It occurs to me that Ryanair’s COO understands the implication of the no frills airline model a lot better than the media which has been implying that the Ryanair management team have seen the light and will be making significant changes. This is what the Ryanair COO is reported as saying:
There is a balance and maybe we have gone too far one way. But the idea there is going to be wholesale changes is wrong.
We need to be better at communicating with customers, but that is no big deal.
When we take €70 from someone for having the wrong size bag we should do it with sympathy rather than glee.
Great advice for all businesses: don’t unnecessarily annoy your customers
I notice that Michael O’Leary (CEO, Ryanair) has woken up to the fact that it is not wise to unnecessarily annoy customers. He is reported as saying:
We should try to eliminate things that unnecessarily annoy customers.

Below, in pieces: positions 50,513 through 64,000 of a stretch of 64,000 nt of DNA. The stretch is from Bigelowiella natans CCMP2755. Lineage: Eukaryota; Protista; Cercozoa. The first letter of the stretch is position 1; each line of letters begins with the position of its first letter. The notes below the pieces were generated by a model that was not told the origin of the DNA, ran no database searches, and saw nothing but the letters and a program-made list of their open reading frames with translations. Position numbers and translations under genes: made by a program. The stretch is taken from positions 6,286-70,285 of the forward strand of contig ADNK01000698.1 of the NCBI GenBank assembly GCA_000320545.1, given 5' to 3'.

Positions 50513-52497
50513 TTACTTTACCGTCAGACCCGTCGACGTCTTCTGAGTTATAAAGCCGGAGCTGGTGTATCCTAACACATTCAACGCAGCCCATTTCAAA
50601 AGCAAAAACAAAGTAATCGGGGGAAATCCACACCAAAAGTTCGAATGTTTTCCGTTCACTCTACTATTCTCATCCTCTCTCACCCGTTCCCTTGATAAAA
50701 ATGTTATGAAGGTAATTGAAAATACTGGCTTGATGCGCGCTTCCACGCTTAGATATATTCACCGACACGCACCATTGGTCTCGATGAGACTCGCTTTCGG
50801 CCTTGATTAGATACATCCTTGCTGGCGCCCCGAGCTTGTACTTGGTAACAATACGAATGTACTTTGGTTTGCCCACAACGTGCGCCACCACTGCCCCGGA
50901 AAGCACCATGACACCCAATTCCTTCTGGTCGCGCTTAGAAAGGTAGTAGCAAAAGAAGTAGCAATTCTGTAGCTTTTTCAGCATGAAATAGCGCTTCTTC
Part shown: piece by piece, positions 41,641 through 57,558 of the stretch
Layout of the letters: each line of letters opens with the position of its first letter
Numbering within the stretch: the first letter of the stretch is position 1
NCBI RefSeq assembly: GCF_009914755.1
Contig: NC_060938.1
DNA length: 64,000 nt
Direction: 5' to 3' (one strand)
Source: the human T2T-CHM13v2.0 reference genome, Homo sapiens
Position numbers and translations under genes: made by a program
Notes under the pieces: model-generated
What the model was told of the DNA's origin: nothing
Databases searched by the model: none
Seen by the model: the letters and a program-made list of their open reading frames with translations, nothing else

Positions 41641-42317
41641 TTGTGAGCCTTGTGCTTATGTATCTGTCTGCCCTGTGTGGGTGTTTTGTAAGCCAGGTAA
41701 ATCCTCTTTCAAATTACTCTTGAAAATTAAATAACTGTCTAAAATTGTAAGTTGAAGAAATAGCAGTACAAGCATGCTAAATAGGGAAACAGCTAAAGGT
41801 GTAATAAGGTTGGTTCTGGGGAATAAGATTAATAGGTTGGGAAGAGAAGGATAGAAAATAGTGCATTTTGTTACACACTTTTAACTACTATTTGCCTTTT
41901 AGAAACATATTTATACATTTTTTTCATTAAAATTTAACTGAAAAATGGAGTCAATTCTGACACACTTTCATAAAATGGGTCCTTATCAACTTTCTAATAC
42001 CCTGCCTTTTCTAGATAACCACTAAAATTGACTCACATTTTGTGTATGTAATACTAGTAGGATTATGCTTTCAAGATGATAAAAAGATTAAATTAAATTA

It occurs to me that this does not go far enough. If you are in a management position where you have the power to shape organisational behaviour then I encourage you to end policies and practices that unnecessarily annoy:
- your customers;
- the people that work in your business and create value for your customers;
- your distribution partners;
- your suppliers.
Why? Because that which is unnecessary should not be done. Doing that which is unnecessary and annoys key stakeholders is stupid: self defeating in the longer term.
It does not pay to steal in the longer term
It occurs to me that it is worth bearing the long term in mind. Whilst it is possible to escape the consequences of your actions in the short term, this is rarely the case in the long term. In the long term your history catches up with you. When I was a child my father used to tell me stories to do with human nature. One story, I have remembered vividly, it’s moral was ‘If you steal expect to get caught, sooner or later. The only way not to get caught is not to steal.”